LMU/MPQ-physicists succeed in realizing an analogue of the Meissner effect by measuring edge currents in a ladder-like crystal of light.
When a superconductor is exposed to a magnetic field, a current on its surface appears which creates a counter field that cancels the magnetic field inside the superconductor. This phenomenon, known as "Meissner-Ochsenfeld effect" after its discoverers, was first observed in 1933. This quantum effect has found applications in a large variety of fields, ranging from magnetic levitation of objects to medicine and industry. For the first time, scientists in the group of Professor Immanuel Bloch (Ludwig-Maximilians-University, Munich and Max Planck Institute of Quantum Optics, Garching) in collaboration with theoretical physicist Dr. Belén Paredes from the Institute for Theoretical Physics (IFT) in Madrid have succeeded in measuring an analogue of the Meissner effect in an optical crystal with ultracold atoms. The system realized by the team in fact constitutes the minimal system in which such a Meissner analogue can be observed and realizes theoretical predictions dating back more than 20 years. Furthermore, the scientists have been able to observe a transition from this Meissner phase to a vortex phase where the 'screening' of the external field breaks down.
When a superconductor is cooled down below its critical temperature, which is typically on the order of a few tens of Kelvin, it undergoes a phase transition to a superconducting state. In that state, in addition to be able to transport electric currents without losses, the material presents a very special feature: when it is exposed to an external magnetic field, a current appears on its surface that fully cancels the field in its core. As the external field is increased, the strength of the current also increases. This feature, called Meissner effect, is of key importance in condensed matter physics. For some special types of superconductors this effect can only exist up to a critical strength of the external field. If the field is increased above that value, the current flows and spins around imaginary axis forming a vortex-like structure. In that vortex phase, the external field is only partially cancelled. These two behaviours have been already observed for real materials, and are of fundamental interest for the superconducting properties. "However, this kind of phenomenon had never been observed with ultracold atoms in optical crystals," explains Marcos Atala, a scientist in the team of Professor Bloch.
In their experiments, an extremely cold gas of Rubidium atoms was loaded into an optical lattice: a periodic structure of bright and dark areas, created by the interference of counter-propagating laser beams. In this lattice structure, the atoms are held in either dark or bright spots, depending on the wavelength of the light, and therefore align themselves in a regular pattern. The resulting periodic structure of light resembles the geometry of simple solid state crystals where the atoms play the role of the electrons, making it an ideal model system to simulate condensed matter physics. In this case, the experimentalists chose a special lattice configuration, which creates an optical crystal with a ladder-like shape.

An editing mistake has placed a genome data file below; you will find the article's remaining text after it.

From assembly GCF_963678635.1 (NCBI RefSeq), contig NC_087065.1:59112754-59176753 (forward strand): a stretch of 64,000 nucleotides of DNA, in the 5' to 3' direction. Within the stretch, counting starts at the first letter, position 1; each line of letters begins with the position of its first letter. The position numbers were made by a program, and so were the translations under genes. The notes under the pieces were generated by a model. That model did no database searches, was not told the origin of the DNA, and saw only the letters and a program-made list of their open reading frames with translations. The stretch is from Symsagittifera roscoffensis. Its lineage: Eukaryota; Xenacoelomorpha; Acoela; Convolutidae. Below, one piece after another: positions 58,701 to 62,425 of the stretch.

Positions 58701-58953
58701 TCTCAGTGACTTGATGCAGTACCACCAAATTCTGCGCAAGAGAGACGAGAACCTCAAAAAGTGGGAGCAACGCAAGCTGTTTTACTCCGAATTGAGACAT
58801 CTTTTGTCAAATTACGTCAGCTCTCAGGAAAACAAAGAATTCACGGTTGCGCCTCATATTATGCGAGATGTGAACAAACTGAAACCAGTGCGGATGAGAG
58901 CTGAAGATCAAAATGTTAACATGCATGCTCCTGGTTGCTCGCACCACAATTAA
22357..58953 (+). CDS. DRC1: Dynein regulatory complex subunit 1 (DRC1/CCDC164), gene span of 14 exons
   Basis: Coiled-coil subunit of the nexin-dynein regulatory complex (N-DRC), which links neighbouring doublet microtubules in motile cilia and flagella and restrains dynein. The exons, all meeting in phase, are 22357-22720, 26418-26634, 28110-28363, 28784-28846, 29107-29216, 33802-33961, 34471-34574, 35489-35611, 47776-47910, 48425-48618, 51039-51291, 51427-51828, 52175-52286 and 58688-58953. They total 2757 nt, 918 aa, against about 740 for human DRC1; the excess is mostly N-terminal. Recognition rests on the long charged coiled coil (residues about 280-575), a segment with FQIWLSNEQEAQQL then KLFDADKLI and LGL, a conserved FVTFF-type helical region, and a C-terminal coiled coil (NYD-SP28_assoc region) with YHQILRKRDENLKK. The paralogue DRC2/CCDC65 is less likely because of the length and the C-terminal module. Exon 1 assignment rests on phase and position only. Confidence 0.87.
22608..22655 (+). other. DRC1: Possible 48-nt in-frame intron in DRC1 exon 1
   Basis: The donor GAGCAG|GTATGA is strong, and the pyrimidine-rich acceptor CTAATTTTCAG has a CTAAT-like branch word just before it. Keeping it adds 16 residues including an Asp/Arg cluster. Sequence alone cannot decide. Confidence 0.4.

When the electrons in a material are exposed to a magnetic field, they feel the effect of the Lorentz force, which acts perpendicular to their direction of motion, causing them to move in circles. However, the atoms in the optical crystal are electrically neutral and they do not feel that force. The experimentalists overcome this difficulty by implementing a special laser configuration that simulates the effect of a magnetic field: they used a pair of lasers that give a momentum kick to the atoms when they move from the left to the right leg of the ladder, and give a kick in the opposite direction when they move from the right to the left leg. These kicking lasers simulate the effect of a magnetic field of several thousand Tesla, something that is practically impossible to achieve with real magnetic fields.
The ladder system that the experimentalists realized also presents a Meissner- and a vortex-like phase, with the only difference that the neutral current here does not produce a backaction and thereby a screening of the magnetic field. In order to see the transition between the two phases, the Munich researchers implemented a protocol to measure the current on the individual legs of the ladder. That current is maximal in the Meissner phase and has a vortex structure in the vortex phase. The measurement idea was to prepare the atoms in either the Meissner or the vortex phase and then to suddenly split the ladder into an array of isolated two-site systems, similar to when a flowing liquid is suddenly stop by an array of barriers. This method allowed the scientist to determine the strength of the current along the legs of the ladder, and they were able to clearly identify a transition from the vortex phase to the Meissner phase.
This experiment marks an important step forward in the simulation of real material properties using ultracold atoms in optical lattices, and opens the path to the observation of many other phenomena like the quantum Hall effect or even the fractional quantum Hall effect if interparticle interactions are present. Furthermore, by combining this technique with the new available single site resolution, experimentalist could resolve the vortex structure in the ladder locally. "The new experimental probes help us to gain a better understanding of phase transitions and dynamics of quantum matter under the action of extreme magnetic fields," points out Prof. Immanuel Bloch.
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